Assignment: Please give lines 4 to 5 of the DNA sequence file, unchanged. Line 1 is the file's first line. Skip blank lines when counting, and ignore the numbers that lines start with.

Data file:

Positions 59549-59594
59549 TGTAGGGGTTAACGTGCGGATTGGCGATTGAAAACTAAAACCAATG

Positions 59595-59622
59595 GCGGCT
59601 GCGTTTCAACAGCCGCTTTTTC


59595 GCGGCT
59601 GCGTTTCAACAGCCGCTTTTTC